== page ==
Needless to say, I spent the last three days of my Sadhana agitated as I was trying to replicate my experience of day six. But it didn’t happen again. Instead, I dreamt of eating mooli parathas while dragging my feet for ten rounds of chanting.

On the last day I felt victorious that I had stuck for 9 days of chanting inspite of all the mistakes. But few valuable lessons were learnt along the way.

1. The biggest lesson I learnt was that sadhana is sacred and not a piece of heritage jewellery that needs to be displayed to one and all.

2. Secondly, YOUR experiences are YOUR experiences. They are NOT for everyone. Treasure them.

3. Just enjoy the experience but don’t hold onto it. You may see and experience things. They may or may not be true. Your imagination can play up. See everything but don’t be attached to anything.

4. Bhaav and devotion can be developed with a little bit of discipline. Stick to a routine.

5. Everyone is capable of walking the path. Just don’t think it’s a marathon. Walk at your own pace but walk with the right attitude.

6. Do the sadhana because YOU want to do it and not because someone is doing it.

7. And lastly, thinking about Mooli Parathas while chanting won’t help much. You have to actually knead the dough at the right consistency, add masalas, grate the mooli to remove the bitter water, fry parathas on a hot iron tawa at the right temperature to grill them to perfection. Only then can you eat them.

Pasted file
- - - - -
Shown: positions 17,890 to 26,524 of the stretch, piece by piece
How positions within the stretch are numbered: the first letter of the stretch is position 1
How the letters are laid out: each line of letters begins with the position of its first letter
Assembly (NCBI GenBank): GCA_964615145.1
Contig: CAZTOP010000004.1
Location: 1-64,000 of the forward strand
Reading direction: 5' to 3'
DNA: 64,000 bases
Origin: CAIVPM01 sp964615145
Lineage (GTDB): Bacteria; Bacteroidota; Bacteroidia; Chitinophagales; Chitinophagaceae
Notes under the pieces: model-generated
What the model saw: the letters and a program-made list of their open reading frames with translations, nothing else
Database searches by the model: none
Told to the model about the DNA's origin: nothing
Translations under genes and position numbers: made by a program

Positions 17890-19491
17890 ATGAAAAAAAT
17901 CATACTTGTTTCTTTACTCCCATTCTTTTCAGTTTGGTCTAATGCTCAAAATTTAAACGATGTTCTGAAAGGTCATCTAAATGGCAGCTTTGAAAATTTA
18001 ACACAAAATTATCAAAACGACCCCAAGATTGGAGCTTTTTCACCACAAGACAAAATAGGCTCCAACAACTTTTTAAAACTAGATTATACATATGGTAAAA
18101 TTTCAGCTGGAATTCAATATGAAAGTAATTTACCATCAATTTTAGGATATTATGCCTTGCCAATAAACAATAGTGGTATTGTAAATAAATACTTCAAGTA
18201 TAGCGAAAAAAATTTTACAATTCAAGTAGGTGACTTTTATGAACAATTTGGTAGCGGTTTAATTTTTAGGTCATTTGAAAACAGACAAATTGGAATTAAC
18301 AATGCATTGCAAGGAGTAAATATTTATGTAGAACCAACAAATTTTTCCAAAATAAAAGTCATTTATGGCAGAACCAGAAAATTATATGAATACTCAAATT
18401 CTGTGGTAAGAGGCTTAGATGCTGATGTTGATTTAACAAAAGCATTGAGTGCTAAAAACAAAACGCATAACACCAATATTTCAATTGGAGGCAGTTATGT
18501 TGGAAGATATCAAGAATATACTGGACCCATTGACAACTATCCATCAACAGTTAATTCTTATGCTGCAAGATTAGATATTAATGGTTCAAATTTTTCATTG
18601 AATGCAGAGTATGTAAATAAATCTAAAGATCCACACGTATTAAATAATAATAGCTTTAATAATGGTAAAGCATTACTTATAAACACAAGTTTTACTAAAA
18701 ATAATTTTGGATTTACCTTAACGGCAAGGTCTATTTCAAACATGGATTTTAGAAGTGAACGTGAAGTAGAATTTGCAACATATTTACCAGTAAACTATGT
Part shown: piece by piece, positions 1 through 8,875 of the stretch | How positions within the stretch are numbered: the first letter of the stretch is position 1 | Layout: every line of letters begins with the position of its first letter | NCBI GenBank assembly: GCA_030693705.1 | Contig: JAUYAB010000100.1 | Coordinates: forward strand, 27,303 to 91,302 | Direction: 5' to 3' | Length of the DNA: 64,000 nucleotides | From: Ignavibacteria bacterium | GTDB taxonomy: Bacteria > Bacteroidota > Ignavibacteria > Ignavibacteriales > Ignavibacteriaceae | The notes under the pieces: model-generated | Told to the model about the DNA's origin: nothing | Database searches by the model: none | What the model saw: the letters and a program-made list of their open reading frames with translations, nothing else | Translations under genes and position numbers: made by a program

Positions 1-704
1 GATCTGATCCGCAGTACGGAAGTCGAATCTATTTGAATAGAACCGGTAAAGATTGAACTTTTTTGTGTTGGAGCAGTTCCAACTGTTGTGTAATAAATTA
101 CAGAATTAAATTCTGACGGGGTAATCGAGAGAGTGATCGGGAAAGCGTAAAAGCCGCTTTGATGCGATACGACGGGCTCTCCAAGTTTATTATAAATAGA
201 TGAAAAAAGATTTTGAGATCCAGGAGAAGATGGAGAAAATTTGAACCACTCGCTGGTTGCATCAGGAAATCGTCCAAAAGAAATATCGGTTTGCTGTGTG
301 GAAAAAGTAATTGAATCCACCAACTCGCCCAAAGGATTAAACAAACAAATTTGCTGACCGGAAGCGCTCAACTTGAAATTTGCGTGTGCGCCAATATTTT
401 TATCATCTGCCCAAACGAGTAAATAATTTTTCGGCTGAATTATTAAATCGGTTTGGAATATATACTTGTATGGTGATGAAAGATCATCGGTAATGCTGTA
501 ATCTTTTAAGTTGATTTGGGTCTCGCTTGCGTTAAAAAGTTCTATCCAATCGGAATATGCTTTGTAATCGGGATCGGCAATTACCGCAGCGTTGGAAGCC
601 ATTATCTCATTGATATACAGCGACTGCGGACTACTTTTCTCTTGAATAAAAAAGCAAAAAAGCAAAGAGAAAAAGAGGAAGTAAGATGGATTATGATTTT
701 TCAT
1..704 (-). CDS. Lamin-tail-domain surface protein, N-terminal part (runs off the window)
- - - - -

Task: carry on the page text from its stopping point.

This analogy also applies to your spiritual journey. It is an amalgamation of several factors that will prepare you for that one final journey that we all are born to take. So be patient. No one gets it right the first time. I didn’t.

The first Sadhana would not have been possible without Akshay’s guidance and my husband Nassim’s support. For that I am ever so grateful. I am happy that I discovered Swamiji while watching a random video on YouTube few years ago. Though I have not met him, I know I tumbled onto his video for a reason. My journey is about discovering what is that reason!

The lessons I learned from my first Sadhana were valuable and gave me courage to undertake the second Sadhana. That is another long story reserved for a third post that will land in a few days after I am finished cooking my favourite Mooli Parathas!

Thank you all for reading my ramblings and encouraging me.

      My two gayatri sadhanas – part 2 2  This is my temporary altar on my writing desk

My two gayatri sadhanas – part 2 3  Apple’s bed was shifted outside my office before every chanting session, so that she could wait for me to finish!

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Shivani Adalja